11 Apr 1996
Things have been rather slow here, so I thought I'd start a discussion on what people consider to be the most influential anatomic pathology textbooks they have used or use currently. To get the discussion started, I'll give my choices.
This is arguably the most verbose and lavishly illustrated editorial in the history of science, and certainly the biggest medical book to not contain a bibliography, but it represents not only the highwater mark in the writing career of one of the best classically educated and most articulate pathologists of our time, but a watershed event in the history of dermatopathopublishing. Every skin path book before this one was abysmal, while most of those published subsequent to Ackerman have been pretty decent. Ackerman's book for the first time allowed a non-dermatologist general pathologist access to the world of diagnostic pathology of the skin, beyond deciding whether or not a given lesion was a melanoma or a nevus. The monopoly of the dermatology-trained dermatopathologist was broken forever by this Promethean treatise. Finally, thanks to Ackerman's pure aesthetic demands on his editors, publishers were put on notice that tiny, muddy, fuzzy photomicrographs would no longer be tolerated (for example, just compare the illustrations of a pre-Ackermanian edition of Lever with a modern derm path text like Farmer & Hood). I think the technical excellence we see in modern pathology books can be traced directly back to Ackerman.
On the other hand, I would also voice the opinion that the book probably has misled more pathologists than all other pathology textbooks combined. It really is more an opinion piece than a rigorous academic opus, and it is quite risky to too firmly base one's pathologic diagnoses on Ackerman's naked canon. I learned this lesson the hard way, and I'll bet quite a few other neophyte pathologists did too.
Ackerman is said to have referred, perhaps jocularly, to his book as "The Bible." Actually, I think the Bible is an apt analogy, in that it also has had profound influence, but the results of that influence have not always been good.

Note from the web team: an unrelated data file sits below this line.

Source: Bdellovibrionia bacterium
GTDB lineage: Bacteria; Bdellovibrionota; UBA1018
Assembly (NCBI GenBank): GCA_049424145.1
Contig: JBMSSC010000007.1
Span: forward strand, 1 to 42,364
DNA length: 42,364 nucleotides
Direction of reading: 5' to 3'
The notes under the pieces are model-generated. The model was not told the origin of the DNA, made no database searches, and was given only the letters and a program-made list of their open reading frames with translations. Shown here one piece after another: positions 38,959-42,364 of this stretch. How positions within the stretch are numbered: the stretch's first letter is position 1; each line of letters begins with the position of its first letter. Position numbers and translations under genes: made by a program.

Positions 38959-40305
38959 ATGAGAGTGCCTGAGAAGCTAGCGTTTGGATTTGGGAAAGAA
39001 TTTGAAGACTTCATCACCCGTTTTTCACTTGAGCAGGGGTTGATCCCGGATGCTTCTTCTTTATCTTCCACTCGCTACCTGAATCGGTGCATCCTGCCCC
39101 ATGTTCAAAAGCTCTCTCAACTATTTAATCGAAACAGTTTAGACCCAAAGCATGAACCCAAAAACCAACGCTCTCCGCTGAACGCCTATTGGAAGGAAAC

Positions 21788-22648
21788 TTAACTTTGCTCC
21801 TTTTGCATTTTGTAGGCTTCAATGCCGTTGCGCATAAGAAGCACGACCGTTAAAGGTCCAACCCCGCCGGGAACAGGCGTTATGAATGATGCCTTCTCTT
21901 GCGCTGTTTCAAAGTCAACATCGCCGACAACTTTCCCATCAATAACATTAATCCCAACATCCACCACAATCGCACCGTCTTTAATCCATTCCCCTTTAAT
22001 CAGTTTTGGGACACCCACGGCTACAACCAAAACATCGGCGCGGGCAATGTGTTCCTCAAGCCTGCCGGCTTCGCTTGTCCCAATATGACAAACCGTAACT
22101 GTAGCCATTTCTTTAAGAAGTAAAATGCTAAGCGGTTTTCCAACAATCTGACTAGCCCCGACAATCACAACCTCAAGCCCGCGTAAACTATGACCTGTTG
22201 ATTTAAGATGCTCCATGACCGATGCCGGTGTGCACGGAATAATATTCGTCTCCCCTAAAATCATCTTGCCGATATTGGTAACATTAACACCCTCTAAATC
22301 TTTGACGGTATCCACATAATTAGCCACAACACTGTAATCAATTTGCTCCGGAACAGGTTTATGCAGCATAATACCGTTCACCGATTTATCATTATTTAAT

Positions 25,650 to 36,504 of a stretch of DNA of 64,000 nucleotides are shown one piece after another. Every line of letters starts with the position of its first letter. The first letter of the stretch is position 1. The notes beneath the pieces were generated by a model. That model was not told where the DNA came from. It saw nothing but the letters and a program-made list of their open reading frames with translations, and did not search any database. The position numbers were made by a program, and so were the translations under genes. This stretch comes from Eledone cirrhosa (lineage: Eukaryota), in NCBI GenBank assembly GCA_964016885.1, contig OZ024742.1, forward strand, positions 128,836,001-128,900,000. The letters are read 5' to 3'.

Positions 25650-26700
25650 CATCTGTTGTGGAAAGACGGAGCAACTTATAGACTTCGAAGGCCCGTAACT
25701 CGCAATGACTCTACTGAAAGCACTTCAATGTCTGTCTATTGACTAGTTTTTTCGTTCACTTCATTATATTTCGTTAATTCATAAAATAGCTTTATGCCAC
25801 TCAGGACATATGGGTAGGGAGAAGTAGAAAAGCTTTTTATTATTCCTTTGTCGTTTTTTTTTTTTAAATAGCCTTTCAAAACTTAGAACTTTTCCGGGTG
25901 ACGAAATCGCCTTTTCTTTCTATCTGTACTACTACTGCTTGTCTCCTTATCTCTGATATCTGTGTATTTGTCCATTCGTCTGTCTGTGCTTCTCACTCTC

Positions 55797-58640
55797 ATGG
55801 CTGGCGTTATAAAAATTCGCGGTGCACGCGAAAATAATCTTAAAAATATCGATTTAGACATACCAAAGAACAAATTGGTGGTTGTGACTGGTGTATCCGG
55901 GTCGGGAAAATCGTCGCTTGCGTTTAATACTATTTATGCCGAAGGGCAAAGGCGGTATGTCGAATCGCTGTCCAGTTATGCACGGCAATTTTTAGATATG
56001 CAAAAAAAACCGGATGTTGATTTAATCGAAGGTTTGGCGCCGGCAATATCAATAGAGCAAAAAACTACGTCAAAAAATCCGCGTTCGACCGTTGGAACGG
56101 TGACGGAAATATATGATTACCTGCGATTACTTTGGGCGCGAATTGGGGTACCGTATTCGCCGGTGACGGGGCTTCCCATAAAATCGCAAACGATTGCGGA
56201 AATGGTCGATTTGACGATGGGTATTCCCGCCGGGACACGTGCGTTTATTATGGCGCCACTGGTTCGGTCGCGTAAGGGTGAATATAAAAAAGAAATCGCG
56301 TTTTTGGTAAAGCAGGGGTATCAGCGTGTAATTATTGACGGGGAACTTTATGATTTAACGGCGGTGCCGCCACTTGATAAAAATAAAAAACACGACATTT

While Ackerman's book represented a quantum leap, Page & Anderson's book built an elegant superstructure on a solid foundation laid eight years earlier by John G. Azzopardi in his Problems in Breast Pathology (WB Saunders, 1979). Page improved in Azzopardi by 1) cutting down some of the verbage and excising a lot of inconsequential trivia, 2) writing in a much tighter, more analytic style, 3) taking a more algorithmic approach in developing his nosology and developing his diagnostic approach, and 3) using higher quality illustrations and providing a greater variety of examples of problematic cases. What had previously been a cacophony of voices in breast pathology quickly congealed around Page's approach, and the mammological Tower of Babel was summarily unbuilt, expecially in regard to noncancerous atypical epithelial proliferations and the nosologic circumscription of special types of breast cancer.
The venerable, beloved "fascicles" are better than ever, with comprehensive but succinct text, abundant, high-quality illustrations (many in color), and great clinical correlation information. And for those of us who actually have to pay for our books with real money, the AFIP has a cost:benefit ratio that puts the rest of 'em to shame. God bless you, AFIP. You make me proud to be an American, even with the tax-filing deadline just four days away! :)
As The Bard observed, "A Rosai by any other name is still as sweet." "Ackerman" has always been the one to beat, and while others temporarily gain a slight edge, the next edition of Ackerman always shoves its way through the crowd, bellies up to the bar, orders a bottle of tequila and a bucket of limes, and proceeds to drink every other textbook under the table. The current edition is enormous at 2732 pages plus index. Photomicrograph quality is excellent, and many illustrations are now in color. Rosai adds nine appendices to the text proper, including information on staging, synoptic reporting, QA, and infosystems in anatomic pathology. Some of the chapters are so complete that they rival freestanding subspecialty textbooks.